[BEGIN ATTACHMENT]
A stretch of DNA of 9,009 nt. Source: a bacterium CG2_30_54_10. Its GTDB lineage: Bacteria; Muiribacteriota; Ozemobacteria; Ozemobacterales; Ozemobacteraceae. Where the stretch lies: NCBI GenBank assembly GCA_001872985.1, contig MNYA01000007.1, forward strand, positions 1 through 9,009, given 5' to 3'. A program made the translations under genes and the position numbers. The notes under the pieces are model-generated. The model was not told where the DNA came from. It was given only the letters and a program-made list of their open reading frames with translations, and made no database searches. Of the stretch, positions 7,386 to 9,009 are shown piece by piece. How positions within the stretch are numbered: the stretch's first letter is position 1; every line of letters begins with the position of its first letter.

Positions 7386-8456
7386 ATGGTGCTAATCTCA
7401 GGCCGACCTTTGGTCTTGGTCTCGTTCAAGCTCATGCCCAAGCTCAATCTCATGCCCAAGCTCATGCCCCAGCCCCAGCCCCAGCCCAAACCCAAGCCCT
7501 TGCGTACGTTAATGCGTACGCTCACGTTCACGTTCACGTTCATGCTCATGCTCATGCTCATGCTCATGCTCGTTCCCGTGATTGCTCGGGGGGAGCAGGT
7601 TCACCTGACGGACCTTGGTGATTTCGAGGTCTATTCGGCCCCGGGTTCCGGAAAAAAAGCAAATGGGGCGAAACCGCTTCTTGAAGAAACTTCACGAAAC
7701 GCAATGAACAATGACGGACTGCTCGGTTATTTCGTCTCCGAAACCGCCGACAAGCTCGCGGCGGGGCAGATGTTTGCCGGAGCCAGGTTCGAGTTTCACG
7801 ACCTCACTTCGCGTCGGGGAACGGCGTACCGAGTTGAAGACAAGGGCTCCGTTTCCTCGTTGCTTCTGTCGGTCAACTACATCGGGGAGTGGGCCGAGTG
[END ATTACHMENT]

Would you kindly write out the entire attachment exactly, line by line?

A stretch of DNA of 9,009 nt. Source: a bacterium CG2_30_54_10. Its GTDB lineage: Bacteria; Muiribacteriota; Ozemobacteria; Ozemobacterales; Ozemobacteraceae. Where the stretch lies: NCBI GenBank assembly GCA_001872985.1, contig MNYA01000007.1, forward strand, positions 1 through 9,009, given 5' to 3'. A program made the translations under genes and the position numbers. The notes under the pieces are model-generated. The model was not told where the DNA came from. It was given only the letters and a program-made list of their open reading frames with translations, and made no database searches. Of the stretch, positions 7,386 to 9,009 are shown piece by piece. How positions within the stretch are numbered: the stretch's first letter is position 1; every line of letters begins with the position of its first letter.

Positions 7386-8456
7386 ATGGTGCTAATCTCA
7401 GGCCGACCTTTGGTCTTGGTCTCGTTCAAGCTCATGCCCAAGCTCAATCTCATGCCCAAGCTCATGCCCCAGCCCCAGCCCCAGCCCAAACCCAAGCCCT
7501 TGCGTACGTTAATGCGTACGCTCACGTTCACGTTCACGTTCATGCTCATGCTCATGCTCATGCTCATGCTCGTTCCCGTGATTGCTCGGGGGGAGCAGGT
7601 TCACCTGACGGACCTTGGTGATTTCGAGGTCTATTCGGCCCCGGGTTCCGGAAAAAAAGCAAATGGGGCGAAACCGCTTCTTGAAGAAACTTCACGAAAC
7701 GCAATGAACAATGACGGACTGCTCGGTTATTTCGTCTCCGAAACCGCCGACAAGCTCGCGGCGGGGCAGATGTTTGCCGGAGCCAGGTTCGAGTTTCACG
7801 ACCTCACTTCGCGTCGGGGAACGGCGTACCGAGTTGAAGACAAGGGCTCCGTTTCCTCGTTGCTTCTGTCGGTCAACTACATCGGGGAGTGGGCCGAGTG